With the standard of life continuing to deteriorate, the majority of the Indian populace is turning fundamentalist. It is felt that Muslims are bad for the country and should hence leave. It is also feared that Muslims will outnumber Hindus and thus bring about the extinction of Hinduism. Consider the Kathua incident. Kathua is a city located 85km from Jammu, in the far north of India. Asifa Bano was eight years old. She went missing on 10 January this year and was killed on 14 January. Between her abduction and death, a gang comprising a Hindu temple custodian named Sanji Ram; Ram’s unnamed juvenile nephew; Ram’s son Vishal; Vishal’s friend Parvesh Kumar, alias Mannu; and special police officers Deepak Khajuria and Surender Kumar raped her repeatedly. Asifa was kept in the small temple where Ram worked. To ensure she was silent, they forced Asifa to take sedatives and drugged her with manar, a locally available variety of cannabis. On the nights of 13 and 14 January, the juvenile, Vishal and Mannu removed the victim from the temple for the purposes of killing her and disposing of her body. Unable to organise a car for transport, they returned her to the temple. Khajuria, the special police officer, wanted to rape her one last time before she was killed. Her body was found on 17 January in a forest. Asifa belonged to the Muslim Bakarwal community, and the aim of the kidnapping, the suspects told investigators, was to frighten and drive away the nomadic Gujjar and Bakarwal communities from the Hindu-majority area.

Following these crimes, local head constable Tilak Raj and sub-inspector Anand Dutta were given Rs 5 lakh by Ram to destroy crucial evidence. Not only that, the accused were trained, by BJP lawyers, to throw investigators off the track. Further, the lawyers of the BJP hindered investigators from submitting their reports to the court, which forced them to go directly to the judge. We can also see to what extent this country has gone to the dogs when we consider that Deepika S. Rajawat, the lawyer fighting Asifa’s case, has said that her life was under threat. In her words, ‘I don’t know how long I will be alive. I can be raped, my modesty can be outraged, I can be killed, I can be damaged. I was threatened yesterday that “we will not forgive you”. I am going to tell the Supreme Court tomorrow that I am in danger.’ They also said to her, ‘You’re a Brahmin; the accused are also Brahmins. So, you must not fight for Muslims.’ Sanji Ram requested that Rajawat’s security be removed. At the same time, he said, ‘I did not commit this crime. I am fit to be Asifa’s grandfather.’ Two BJP ministers in Jammu and Kashmir participated in a rally to support the accused (later they were forced to resign). A group calling itself Hindu Ekta Manch organised several such rallies in Jammu and Kathua. The national flag was carried by those participating in the rallies, a sign of fast-growing nationalism. It is now in vogue to hoist the national flag on tall masts. In Faridabad, BJP president Amit Shah unfurled the national flag at a height of 75m. During my visit to North India, I saw such huge national flags flying in every city.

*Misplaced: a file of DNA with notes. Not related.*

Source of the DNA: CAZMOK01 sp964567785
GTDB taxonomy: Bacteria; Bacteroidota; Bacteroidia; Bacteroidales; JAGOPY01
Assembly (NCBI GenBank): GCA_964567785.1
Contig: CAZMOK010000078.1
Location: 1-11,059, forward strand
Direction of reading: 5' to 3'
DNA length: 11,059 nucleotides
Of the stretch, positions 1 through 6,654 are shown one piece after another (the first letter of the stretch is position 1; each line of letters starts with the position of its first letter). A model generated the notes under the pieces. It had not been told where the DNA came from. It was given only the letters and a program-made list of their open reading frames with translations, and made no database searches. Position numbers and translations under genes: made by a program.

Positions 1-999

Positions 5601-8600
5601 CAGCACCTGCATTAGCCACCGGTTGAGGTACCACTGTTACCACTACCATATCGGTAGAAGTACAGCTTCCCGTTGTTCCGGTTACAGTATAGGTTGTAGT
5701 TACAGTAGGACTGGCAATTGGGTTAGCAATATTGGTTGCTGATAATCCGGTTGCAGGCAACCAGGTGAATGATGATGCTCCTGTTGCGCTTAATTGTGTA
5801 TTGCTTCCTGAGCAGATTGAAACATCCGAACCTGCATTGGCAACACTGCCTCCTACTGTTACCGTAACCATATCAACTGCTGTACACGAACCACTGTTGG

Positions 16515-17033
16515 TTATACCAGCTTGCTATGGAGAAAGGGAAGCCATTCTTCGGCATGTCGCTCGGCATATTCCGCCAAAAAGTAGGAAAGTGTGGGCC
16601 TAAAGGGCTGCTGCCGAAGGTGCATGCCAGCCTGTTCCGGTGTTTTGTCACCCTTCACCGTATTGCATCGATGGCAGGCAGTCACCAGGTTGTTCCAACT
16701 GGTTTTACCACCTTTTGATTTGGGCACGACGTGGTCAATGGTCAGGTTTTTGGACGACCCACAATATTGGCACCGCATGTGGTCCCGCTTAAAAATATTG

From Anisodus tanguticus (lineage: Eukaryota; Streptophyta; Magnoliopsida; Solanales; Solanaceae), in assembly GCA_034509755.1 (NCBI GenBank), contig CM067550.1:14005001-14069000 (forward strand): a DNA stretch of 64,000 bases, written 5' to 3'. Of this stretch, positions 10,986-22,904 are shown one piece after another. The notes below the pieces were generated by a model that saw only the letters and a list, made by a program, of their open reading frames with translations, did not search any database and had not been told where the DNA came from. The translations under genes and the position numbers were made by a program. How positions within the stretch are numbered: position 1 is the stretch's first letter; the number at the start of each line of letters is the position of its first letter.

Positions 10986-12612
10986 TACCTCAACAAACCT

Even three months after the crime, Modi still had not issued a statement. Only when international media and the UN registered their criticism did he make a speech, in which he claimed that Asifa was like his daughter. Turning to Tamil Nadu, where I reside, conditions are worse than those in other Indian states. Recently, an audio recording of one Professor Nirmala Devi, who was trying to lure her female students into prostituting themselves, was released. The words ‘sex work’ did not come up in the speech, but it was clear what she was on about. Although the students expressed their uninterest, she continued to try to persuade them: “If you provide favours to some of the big shots of Madurai Kamaraj University, you will get better marks and a lot of money. Give me your account numbers. Thus, you can come up in life. Think and give me a positive response.” She also said she knew “Governor Thatha”. When the thatha (‘grandfather’ in Tamil – though the full quote is interpreted by some as implying that Devi knows the governor intimately) was questioned, he denied knowing anything, but later got himself into a different soup. He gave a female reporter a light pat on the cheek during the press meet. When she broadcast this on her Facebook page, the governor tendered an apology to her, saying he was like her grandfather. Said governor is also the head of the investigating committee in the Nirmala Devi case. (Devi herself is currently being held without bail.) This is commonplace in India: the main accused can also be the head of the investigating committee.

What is most dangerous is that even the educated masses are following a fundamentalist line of thought, as we have seen from the ‘Governor Thatha’ incident. An actor who is a member of the BJP posted a message he had received: ‘Why do you girls make such a fuss about the fact that the governor patted one of you? You all wound up in your positions only after sleeping with your superiors.’ The actor issued an apology following condemnation in the press. In a responsible civil society, who is giving these people the right to raise such obnoxious voices and be heard?

In Roman Polanski’s movie The Pianist (2002), a young officer is walking down the road. An old Jew walks towards him, and though he steps aside for the young Nazi to pass, the latter summons him back and slaps him, asking why he did not salute. India in its current state reminds me of this particular movie scene. When Jawaharlal Nehru University student leader Kanhaiya Kumar used the word azadi – independence – in a speech, it was wilfully misrepresented as antinationalist by the Modi government, which booked him for sedition and sent him to prison (he was later cleared). Frightening, really.

Charu Nivedita is a writer based in Chennai